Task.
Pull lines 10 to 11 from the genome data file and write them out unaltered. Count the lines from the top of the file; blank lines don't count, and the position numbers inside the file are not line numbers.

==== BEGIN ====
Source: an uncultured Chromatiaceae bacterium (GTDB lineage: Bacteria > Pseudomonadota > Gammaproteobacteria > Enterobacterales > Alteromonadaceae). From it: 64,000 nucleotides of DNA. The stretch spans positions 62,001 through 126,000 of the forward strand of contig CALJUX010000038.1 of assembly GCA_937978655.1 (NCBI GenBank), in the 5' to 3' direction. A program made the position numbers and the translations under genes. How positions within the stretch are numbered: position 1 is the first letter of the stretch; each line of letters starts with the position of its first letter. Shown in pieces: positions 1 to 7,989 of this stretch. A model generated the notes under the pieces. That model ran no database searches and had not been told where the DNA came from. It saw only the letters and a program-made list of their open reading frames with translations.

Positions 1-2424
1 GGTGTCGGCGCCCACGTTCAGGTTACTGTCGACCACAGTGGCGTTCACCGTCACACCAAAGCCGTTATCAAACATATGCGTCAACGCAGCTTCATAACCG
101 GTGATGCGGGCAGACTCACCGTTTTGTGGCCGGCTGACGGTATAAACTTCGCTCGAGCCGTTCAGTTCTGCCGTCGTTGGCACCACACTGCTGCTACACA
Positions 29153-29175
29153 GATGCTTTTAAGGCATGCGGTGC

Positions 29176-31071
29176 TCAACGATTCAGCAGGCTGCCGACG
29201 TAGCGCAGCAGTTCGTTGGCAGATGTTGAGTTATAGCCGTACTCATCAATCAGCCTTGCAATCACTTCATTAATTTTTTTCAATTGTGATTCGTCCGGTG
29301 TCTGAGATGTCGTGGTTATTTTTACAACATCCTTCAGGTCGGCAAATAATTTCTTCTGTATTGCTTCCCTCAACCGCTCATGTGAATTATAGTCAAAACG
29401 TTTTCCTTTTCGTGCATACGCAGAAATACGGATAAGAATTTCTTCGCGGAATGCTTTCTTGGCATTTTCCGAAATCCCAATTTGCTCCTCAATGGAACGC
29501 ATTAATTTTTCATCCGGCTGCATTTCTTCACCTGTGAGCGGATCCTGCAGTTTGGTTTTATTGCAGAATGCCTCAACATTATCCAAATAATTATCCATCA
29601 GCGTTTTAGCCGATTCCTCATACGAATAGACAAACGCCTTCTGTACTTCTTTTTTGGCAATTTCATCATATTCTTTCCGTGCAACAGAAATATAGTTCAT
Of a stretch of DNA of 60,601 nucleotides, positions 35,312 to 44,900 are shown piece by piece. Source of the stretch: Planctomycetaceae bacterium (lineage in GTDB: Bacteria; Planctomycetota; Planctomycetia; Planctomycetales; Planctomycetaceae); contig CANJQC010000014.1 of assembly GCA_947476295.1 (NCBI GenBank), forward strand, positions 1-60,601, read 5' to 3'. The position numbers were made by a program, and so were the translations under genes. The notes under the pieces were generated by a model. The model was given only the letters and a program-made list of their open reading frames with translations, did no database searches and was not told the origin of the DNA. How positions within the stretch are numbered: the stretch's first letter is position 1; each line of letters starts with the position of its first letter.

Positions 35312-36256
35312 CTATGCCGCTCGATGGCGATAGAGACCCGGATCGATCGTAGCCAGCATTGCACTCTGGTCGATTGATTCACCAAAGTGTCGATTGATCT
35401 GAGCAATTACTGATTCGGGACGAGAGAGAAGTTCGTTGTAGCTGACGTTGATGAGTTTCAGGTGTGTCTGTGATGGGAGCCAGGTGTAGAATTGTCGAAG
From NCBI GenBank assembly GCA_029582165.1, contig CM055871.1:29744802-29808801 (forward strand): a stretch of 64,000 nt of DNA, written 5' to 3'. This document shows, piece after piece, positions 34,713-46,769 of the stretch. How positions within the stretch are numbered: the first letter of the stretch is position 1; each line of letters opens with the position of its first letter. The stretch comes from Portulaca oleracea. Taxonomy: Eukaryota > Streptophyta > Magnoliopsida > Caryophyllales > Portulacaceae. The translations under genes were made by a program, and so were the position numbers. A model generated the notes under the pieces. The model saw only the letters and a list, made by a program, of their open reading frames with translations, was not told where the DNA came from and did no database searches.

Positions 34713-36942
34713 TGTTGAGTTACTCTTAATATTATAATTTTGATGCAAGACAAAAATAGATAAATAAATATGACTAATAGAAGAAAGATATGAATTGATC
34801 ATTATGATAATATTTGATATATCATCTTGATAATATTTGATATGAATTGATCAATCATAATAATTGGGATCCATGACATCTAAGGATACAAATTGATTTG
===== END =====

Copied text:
29301 TCTGAGATGTCGTGGTTATTTTTACAACATCCTTCAGGTCGGCAAATAATTTCTTCTGTATTGCTTCCCTCAACCGCTCATGTGAATTATAGTCAAAACG
29401 TTTTCCTTTTCGTGCATACGCAGAAATACGGATAAGAATTTCTTCGCGGAATGCTTTCTTGGCATTTTCCGAAATCCCAATTTGCTCCTCAATGGAACGC